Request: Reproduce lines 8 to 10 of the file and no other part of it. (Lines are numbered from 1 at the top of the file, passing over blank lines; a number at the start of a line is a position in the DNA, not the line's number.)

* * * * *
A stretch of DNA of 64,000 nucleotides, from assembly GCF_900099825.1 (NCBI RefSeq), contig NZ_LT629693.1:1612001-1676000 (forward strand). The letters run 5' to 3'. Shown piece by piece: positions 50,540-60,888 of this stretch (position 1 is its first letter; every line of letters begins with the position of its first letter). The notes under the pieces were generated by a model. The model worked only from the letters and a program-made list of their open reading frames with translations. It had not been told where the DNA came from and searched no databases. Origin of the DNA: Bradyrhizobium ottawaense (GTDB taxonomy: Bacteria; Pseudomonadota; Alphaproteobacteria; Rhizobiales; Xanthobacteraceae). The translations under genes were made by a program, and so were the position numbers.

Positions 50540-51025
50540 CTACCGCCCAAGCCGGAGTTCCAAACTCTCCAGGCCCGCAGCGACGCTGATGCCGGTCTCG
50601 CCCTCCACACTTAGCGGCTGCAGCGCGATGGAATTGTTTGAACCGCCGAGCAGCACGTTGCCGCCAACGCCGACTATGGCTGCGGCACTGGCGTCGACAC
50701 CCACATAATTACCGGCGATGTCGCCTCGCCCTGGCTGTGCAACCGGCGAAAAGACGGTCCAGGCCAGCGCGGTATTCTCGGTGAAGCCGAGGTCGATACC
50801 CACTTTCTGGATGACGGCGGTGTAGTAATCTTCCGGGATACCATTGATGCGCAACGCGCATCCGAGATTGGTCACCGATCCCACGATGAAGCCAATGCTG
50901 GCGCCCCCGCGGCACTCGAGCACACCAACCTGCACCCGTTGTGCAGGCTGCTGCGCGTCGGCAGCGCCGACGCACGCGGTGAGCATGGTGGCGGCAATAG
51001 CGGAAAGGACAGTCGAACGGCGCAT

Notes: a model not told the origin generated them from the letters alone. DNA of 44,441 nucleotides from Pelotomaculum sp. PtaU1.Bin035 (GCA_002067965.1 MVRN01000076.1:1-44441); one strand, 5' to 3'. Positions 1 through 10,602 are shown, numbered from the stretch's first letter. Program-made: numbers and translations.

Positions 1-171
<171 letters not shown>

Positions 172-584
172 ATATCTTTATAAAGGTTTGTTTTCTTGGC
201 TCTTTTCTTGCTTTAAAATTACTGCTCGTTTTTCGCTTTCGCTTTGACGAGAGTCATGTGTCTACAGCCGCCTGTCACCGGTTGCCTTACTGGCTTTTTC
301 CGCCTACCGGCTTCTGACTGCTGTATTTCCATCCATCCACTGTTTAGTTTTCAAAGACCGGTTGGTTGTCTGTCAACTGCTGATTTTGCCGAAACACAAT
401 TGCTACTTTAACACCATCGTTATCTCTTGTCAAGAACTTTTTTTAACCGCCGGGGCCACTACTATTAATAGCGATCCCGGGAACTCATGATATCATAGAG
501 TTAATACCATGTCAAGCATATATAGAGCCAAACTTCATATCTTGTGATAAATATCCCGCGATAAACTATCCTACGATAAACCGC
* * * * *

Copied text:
51001 CGGAAAGGACAGTCGAACGGCGCAT

Notes: a model not told the origin generated them from the letters alone. DNA of 44,441 nucleotides from Pelotomaculum sp. PtaU1.Bin035 (GCA_002067965.1 MVRN01000076.1:1-44441); one strand, 5' to 3'. Positions 1 through 10,602 are shown, numbered from the stretch's first letter. Program-made: numbers and translations.

Positions 1-171